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No Tile Left Behind

Updated: Oct 11, 2019

America’s Mosaic Dilemma

Ashbury Park Press asked me to chime in on their @ISSUE Debate, "Should U.S. Be a Melting Pot or Beautiful Mosaic." Considering the increasing diversity of organizations, immigration and social identity issues are important concerns to numerous leaders and managers.  Please see my contribution to the debate below. 

In 1903, eminent scholar W.E.B. Du Bois famously proclaimed that “the problem of the twentieth century is the problem of the color-line.”  In 1944, noted scholar Gunnar Myrdal called this problem the American dilemma but he was optimistic that America would solve its racial problem.  Nearly three-quarters of a century later, it appears that Myrdal’s optimism was unwarranted and Du Bois’ proclamation should be updated as the problem of the twenty-first century is still the problem of the color-line.  Although the melting pot metaphor originated in the late 1700s, it wasn’t until five years after Du Bois’ proclamation that it became widely used to describe the desire for non-Whites and immigrants in the United States to assimilate to the dominant American White Anglo-Saxon Protestant culture.  Therefore, taking the position that America should be a grand melting pot is essentially supporting an ideology of American White supremacy.  Since I disavow such ideology, I affirm that America should be a beautiful mosaic. 

 A mosaic is a picture or pattern that is comprised of many different colored tiles.  Each colored tile is distinct and whole in its own right, but joins other tiles to collectively become a single piece of art.  If the tiles are assorted fashionably, then this single piece of art can be a beautiful mosaic.  However, if just one tile is missing, tarnished or mislaid, the mosaic loses its beauty and becomes incomplete.  In a 2005 article, Georgia Chao and Henry Moon introduced the term cultural mosaic as a framework to articulate how global and local cultures influence individuals’ behaviors and beliefs.  These cultural influences are important to people’s social identities and should be welcomed in a democratic society as opposed to being extinguished.  Unfortunately, unless you are a WASP, then many parts of your identifies and cultures may feel unwelcomed and extinguished in America.  In fact in 2005, across several studies, Thierry Devos and Mahzarin Banaji found that when people think of the word American, they implicitly think of it as synonymous with being White.  Whereas White European immigrants can adopt a new affirming American identity that represents them and institutionalized their being as the normative standard, non-Whites are excluded.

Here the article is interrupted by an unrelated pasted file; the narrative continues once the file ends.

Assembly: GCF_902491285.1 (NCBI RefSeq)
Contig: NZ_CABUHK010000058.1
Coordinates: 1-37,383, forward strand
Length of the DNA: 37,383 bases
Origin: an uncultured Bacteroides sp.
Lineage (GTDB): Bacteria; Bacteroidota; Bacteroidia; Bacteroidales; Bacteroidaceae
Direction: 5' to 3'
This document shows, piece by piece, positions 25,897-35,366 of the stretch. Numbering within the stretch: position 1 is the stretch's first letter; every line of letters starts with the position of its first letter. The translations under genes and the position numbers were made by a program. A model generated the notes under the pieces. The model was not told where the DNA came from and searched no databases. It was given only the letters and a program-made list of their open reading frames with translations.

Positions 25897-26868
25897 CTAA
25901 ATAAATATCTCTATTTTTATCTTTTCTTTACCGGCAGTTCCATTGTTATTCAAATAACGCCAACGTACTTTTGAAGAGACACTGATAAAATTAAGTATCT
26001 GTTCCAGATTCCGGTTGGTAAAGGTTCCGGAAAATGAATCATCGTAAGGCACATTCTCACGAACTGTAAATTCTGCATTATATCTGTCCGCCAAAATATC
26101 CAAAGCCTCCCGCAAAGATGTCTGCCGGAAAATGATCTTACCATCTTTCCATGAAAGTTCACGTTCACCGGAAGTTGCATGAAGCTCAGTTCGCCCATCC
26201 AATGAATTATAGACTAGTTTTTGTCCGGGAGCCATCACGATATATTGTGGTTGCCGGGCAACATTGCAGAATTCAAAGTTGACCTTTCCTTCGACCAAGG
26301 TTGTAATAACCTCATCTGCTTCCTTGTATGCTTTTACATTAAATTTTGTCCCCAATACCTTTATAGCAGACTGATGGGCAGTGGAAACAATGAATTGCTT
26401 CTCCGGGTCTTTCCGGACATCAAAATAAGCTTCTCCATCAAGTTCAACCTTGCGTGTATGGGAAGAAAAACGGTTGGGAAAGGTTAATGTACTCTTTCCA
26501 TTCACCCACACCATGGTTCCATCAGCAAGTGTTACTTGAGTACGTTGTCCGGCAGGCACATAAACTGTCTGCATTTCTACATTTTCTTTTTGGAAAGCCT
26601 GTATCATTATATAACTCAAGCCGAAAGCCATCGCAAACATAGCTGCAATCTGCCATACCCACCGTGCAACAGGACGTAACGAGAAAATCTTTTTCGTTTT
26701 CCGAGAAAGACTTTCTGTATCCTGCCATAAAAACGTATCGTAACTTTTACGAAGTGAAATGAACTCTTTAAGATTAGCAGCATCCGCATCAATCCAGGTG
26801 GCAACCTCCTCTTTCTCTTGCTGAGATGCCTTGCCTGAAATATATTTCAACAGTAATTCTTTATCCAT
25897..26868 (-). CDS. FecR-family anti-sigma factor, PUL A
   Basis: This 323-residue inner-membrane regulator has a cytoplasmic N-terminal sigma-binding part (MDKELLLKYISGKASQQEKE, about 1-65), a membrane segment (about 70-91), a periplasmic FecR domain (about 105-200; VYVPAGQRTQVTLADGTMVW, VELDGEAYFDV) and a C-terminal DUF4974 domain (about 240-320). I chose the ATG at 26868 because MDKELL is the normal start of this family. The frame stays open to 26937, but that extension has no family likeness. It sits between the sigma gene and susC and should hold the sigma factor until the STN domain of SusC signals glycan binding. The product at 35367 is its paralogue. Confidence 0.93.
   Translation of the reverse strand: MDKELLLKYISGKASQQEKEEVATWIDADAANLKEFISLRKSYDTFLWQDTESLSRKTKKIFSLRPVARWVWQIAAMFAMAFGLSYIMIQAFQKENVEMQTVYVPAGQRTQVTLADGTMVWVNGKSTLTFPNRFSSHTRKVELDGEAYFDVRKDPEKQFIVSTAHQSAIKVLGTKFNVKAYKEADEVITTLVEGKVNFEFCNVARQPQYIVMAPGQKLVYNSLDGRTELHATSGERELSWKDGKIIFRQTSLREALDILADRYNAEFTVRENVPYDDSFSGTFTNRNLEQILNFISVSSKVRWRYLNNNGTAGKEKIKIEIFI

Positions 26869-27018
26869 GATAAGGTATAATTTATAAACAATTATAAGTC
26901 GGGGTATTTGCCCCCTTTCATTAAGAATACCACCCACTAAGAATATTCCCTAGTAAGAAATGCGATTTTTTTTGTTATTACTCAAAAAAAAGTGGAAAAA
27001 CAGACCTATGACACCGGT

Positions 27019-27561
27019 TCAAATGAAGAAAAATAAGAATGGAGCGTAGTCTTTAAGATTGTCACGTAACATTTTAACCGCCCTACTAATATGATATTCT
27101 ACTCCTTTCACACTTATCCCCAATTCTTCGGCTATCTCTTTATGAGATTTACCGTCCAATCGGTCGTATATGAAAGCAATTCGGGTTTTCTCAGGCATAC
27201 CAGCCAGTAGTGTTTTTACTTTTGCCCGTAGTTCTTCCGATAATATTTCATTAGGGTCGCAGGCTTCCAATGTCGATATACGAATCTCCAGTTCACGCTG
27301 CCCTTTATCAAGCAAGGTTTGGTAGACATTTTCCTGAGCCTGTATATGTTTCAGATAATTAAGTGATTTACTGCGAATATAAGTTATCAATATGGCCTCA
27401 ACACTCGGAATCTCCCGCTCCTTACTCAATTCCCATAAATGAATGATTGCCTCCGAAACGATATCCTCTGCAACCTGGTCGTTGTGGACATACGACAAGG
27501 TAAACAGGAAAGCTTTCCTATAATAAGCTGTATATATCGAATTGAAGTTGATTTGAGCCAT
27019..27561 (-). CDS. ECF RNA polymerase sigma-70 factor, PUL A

If the desire is to assimilate to become a melting pot, then we should have assimilated to the Native Americans’ culture.  Yet, we know the horrible history of why the degree of our assimilation is not judged by that standard.  Additionally, African Americans, Latin@s, and Asians have also made invaluable contributions to this country, yet these identities are never promoted as the melting pot to which other groups should assimilate.  So although America should be a beautiful mosaic, it is not.  Far too many of America’s tiles are missing, mislaid, left behind, disenfranchised, excluded, subjugated, abused, broken, and oppressed.  Instead, America’s mosaic is an ugly, incomplete piece of art in need of skilled artisans to repair and complete her.  Until that happens, America’s mosaic dilemma will always be the problem of the color-line. 

Check out the other essays here and I look forward to your joining the conversation.

Dr. Holmes can be reached on Twitter @OHIV. 

Image: Roberto Nardi, Archaeological Institute of America

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